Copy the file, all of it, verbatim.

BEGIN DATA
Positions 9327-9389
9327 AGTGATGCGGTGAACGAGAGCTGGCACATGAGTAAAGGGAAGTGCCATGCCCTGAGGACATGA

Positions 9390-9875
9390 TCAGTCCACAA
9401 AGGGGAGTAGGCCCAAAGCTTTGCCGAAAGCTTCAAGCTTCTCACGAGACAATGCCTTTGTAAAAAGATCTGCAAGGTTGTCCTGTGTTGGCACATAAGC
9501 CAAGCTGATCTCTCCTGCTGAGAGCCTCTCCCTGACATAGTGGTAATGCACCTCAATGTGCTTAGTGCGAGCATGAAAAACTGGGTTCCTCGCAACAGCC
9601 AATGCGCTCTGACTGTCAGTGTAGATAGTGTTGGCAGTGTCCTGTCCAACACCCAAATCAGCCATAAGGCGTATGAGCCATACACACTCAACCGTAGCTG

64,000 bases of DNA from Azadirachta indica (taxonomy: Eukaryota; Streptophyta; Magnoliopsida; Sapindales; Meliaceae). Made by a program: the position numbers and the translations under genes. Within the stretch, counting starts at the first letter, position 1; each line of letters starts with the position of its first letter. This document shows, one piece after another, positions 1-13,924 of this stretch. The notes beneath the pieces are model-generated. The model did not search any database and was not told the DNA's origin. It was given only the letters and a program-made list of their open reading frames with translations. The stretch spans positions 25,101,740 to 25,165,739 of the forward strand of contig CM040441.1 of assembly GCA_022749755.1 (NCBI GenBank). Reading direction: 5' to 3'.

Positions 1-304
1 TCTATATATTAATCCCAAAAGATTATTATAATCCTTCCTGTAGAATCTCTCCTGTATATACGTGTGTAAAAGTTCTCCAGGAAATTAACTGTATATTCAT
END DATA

Positions 9327-9389
9327 AGTGATGCGGTGAACGAGAGCTGGCACATGAGTAAAGGGAAGTGCCATGCCCTGAGGACATGA

Positions 9390-9875
9390 TCAGTCCACAA
9401 AGGGGAGTAGGCCCAAAGCTTTGCCGAAAGCTTCAAGCTTCTCACGAGACAATGCCTTTGTAAAAAGATCTGCAAGGTTGTCCTGTGTTGGCACATAAGC
9501 CAAGCTGATCTCTCCTGCTGAGAGCCTCTCCCTGACATAGTGGTAATGCACCTCAATGTGCTTAGTGCGAGCATGAAAAACTGGGTTCCTCGCAACAGCC
9601 AATGCGCTCTGACTGTCAGTGTAGATAGTGTTGGCAGTGTCCTGTCCAACACCCAAATCAGCCATAAGGCGTATGAGCCATACACACTCAACCGTAGCTG

64,000 bases of DNA from Azadirachta indica (taxonomy: Eukaryota; Streptophyta; Magnoliopsida; Sapindales; Meliaceae). Made by a program: the position numbers and the translations under genes. Within the stretch, counting starts at the first letter, position 1; each line of letters starts with the position of its first letter. This document shows, one piece after another, positions 1-13,924 of this stretch. The notes beneath the pieces are model-generated. The model did not search any database and was not told the DNA's origin. It was given only the letters and a program-made list of their open reading frames with translations. The stretch spans positions 25,101,740 to 25,165,739 of the forward strand of contig CM040441.1 of assembly GCA_022749755.1 (NCBI GenBank). Reading direction: 5' to 3'.

Positions 1-304
1 TCTATATATTAATCCCAAAAGATTATTATAATCCTTCCTGTAGAATCTCTCCTGTATATACGTGTGTAAAAGTTCTCCAGGAAATTAACTGTATATTCAT